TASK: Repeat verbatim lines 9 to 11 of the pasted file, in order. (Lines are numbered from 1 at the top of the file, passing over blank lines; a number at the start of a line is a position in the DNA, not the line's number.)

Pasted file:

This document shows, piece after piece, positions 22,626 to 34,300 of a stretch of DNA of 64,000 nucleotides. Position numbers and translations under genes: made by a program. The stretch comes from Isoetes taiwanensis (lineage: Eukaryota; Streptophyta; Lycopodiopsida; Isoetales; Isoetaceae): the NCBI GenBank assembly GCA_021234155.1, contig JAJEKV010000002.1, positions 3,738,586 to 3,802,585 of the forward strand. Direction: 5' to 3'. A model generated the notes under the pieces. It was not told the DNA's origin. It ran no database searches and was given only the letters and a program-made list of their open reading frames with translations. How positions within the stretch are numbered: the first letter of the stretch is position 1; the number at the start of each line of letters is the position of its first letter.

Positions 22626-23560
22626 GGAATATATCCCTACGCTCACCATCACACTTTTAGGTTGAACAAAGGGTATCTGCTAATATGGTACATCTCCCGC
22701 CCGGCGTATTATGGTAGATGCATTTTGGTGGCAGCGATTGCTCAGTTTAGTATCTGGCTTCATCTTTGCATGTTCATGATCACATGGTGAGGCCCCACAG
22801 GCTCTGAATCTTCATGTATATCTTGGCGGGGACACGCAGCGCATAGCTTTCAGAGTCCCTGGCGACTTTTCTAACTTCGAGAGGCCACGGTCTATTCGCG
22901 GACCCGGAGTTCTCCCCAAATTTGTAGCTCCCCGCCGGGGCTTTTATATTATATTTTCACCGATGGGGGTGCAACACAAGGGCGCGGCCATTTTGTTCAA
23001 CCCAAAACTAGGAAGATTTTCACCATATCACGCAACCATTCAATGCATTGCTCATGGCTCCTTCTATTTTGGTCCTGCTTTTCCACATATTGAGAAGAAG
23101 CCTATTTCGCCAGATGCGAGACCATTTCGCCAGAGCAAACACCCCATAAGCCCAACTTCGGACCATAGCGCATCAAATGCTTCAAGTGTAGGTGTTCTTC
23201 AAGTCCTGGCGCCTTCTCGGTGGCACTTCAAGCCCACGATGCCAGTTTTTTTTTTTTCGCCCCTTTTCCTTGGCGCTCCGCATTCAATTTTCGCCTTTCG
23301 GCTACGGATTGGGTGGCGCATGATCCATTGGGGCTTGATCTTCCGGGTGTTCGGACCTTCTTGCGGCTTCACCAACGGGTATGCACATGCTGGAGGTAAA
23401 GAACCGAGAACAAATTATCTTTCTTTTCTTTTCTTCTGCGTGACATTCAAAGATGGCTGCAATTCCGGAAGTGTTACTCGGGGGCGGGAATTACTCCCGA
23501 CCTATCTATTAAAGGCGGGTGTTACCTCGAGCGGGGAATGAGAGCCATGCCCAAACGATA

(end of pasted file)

23201 AAGTCCTGGCGCCTTCTCGGTGGCACTTCAAGCCCACGATGCCAGTTTTTTTTTTTTCGCCCCTTTTCCTTGGCGCTCCGCATTCAATTTTCGCCTTTCG
23301 GCTACGGATTGGGTGGCGCATGATCCATTGGGGCTTGATCTTCCGGGTGTTCGGACCTTCTTGCGGCTTCACCAACGGGTATGCACATGCTGGAGGTAAA
23401 GAACCGAGAACAAATTATCTTTCTTTTCTTTTCTTCTGCGTGACATTCAAAGATGGCTGCAATTCCGGAAGTGTTACTCGGGGGCGGGAATTACTCCCGA